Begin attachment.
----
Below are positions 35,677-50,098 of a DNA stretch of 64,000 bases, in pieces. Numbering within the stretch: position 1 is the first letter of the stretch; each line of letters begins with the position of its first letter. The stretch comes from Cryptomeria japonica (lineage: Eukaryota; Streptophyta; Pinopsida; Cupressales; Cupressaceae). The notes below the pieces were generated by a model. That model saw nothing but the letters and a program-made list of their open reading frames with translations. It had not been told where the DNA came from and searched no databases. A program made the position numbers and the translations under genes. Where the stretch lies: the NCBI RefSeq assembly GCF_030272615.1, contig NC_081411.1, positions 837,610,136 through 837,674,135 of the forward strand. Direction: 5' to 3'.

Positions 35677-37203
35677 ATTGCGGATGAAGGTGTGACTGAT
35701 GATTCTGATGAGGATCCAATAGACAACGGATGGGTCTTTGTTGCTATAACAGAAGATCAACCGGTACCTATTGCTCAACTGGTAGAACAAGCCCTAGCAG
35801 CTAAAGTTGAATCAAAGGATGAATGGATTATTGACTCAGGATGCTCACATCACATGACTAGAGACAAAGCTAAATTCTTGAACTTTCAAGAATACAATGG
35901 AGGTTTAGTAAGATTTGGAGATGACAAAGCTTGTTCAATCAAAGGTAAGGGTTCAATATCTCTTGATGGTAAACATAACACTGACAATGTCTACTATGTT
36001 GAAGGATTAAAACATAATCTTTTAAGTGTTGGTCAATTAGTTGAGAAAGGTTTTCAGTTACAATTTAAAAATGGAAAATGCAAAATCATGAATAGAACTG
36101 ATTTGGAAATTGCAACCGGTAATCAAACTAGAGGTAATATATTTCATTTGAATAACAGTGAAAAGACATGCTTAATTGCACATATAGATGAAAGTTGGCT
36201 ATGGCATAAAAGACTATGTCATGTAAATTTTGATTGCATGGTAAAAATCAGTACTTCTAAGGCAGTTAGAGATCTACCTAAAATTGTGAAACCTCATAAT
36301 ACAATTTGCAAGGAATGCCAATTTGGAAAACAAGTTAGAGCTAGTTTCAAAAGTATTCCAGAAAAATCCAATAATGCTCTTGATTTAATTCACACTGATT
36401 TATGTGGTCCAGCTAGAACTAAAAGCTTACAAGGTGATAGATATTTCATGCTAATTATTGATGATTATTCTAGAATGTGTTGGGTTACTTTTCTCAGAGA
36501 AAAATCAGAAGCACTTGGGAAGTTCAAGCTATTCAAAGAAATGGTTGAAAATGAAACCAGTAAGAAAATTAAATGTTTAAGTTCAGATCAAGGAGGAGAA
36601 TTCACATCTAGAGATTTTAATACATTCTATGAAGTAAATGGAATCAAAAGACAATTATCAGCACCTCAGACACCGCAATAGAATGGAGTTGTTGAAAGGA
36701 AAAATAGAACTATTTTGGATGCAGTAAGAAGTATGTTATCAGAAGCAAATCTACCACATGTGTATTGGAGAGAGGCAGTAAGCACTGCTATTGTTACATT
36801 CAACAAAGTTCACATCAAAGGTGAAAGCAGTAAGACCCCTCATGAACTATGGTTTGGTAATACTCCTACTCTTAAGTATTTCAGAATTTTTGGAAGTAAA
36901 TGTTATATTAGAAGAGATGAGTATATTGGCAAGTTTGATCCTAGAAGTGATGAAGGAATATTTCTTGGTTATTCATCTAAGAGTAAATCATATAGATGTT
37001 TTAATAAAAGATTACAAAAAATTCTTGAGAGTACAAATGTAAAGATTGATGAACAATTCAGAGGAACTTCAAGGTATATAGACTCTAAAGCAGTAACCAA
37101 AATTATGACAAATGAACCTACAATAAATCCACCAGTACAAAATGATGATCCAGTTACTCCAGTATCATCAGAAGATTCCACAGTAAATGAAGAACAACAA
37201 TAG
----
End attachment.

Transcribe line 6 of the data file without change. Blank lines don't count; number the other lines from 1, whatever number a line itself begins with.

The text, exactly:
35901 AGGTTTAGTAAGATTTGGAGATGACAAAGCTTGTTCAATCAAAGGTAAGGGTTCAATATCTCTTGATGGTAAACATAACACTGACAATGTCTACTATGTT